Sen. Rand Paul (R-Ky.) has spent much of the week telling anyone who’ll listen how much he hates the bipartisan budget compromise. “It is horrible, it’s hard for me not to use profanity describing it,” the Kentucky Republican said on Tuesday.
But the senator, who also happens to be seeking the GOP presidential nomination, also vowed to take concrete steps to obstruct the process. Calling the agreement “rotten,” Paul said yesterday, “I’m going to filibuster, as soon as I get done with this presidential debate thing. I’m going back to Washington and I will commence filibustering it starting tomorrow afternoon.”
In fact, the Washington Post reported, “Rand Paul says he hates the budget deal and is promising to arrive back in Washington on Thursday to register his protest with a good, old fashioned filibuster.”
That sounds exciting! How’d it work out?
“I rise in opposition to raising the debt ceiling, in particular to raising the debt ceiling without getting any type of spending reform or budgetary reform,” the Kentucky Republican … said from the Senate floor. “We will be raising the debt ceiling in an unlimited fashion. We will be giving President Obama a free pass.”Paul’s office noted that he would be speaking “at length”; Paul spoke from the floor for approximately 20 minutes [emphasis added].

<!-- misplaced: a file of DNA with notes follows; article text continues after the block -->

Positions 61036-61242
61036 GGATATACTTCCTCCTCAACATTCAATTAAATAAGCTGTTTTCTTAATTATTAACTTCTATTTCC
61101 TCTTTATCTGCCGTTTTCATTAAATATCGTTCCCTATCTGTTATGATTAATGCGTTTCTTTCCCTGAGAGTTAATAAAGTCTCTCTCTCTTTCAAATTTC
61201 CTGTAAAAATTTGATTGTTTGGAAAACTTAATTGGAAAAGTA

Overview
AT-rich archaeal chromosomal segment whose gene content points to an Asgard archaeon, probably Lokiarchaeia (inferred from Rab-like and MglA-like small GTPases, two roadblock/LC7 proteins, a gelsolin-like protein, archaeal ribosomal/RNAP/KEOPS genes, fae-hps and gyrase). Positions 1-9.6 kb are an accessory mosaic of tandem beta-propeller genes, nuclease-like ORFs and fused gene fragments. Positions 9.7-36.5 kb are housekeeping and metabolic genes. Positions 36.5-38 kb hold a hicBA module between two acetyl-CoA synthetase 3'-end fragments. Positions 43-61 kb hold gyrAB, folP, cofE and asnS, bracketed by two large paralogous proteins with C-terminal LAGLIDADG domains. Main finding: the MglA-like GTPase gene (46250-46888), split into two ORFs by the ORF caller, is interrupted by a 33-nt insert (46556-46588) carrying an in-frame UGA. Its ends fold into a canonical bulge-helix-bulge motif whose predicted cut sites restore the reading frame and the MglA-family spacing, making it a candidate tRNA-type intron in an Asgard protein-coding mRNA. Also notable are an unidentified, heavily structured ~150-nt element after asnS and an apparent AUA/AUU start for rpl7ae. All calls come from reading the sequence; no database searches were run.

A reliable source confirmed that Rand Paul, who finds it difficult “not to use profanity” when talking about the budget agreement, wrapped up his “filibuster” after 18 minutes and 40 seconds.
Substantively, listening to Paul complain about Congress paying its debts for the things lawmakers have already bought was annoying, but even putting this aside, today’s stunt was clearly the Worst. Filibuster. Ever.
Now, I realize that this was never going to be an actual filibuster. The Republican senator was really just planning to take up time that needs to elapse anyway before the chamber votes on the package. Even by congressional standards, this was grandstanding for the sake of grandstanding – Paul’s plan to speak “at length” would serve no practical or procedural purpose.
But if the senator is going to make such a fuss about how much he hates the budget deal, and his office is going to tell everyone about his audacious “filibuster” plans, maybe he can stand his ground and make his case for more than 20 minutes?
Postscript: If you missed last night’s news, the budget deal passed the House late yesterday afternoon, 266 to 167. Most House Republicans voted against it – which, under the “Hastert Rule” Paul Ryan has vowed to honor, means it shouldn’t have been allowed on the floor – though John Boehner decided he just didn’t care anymore.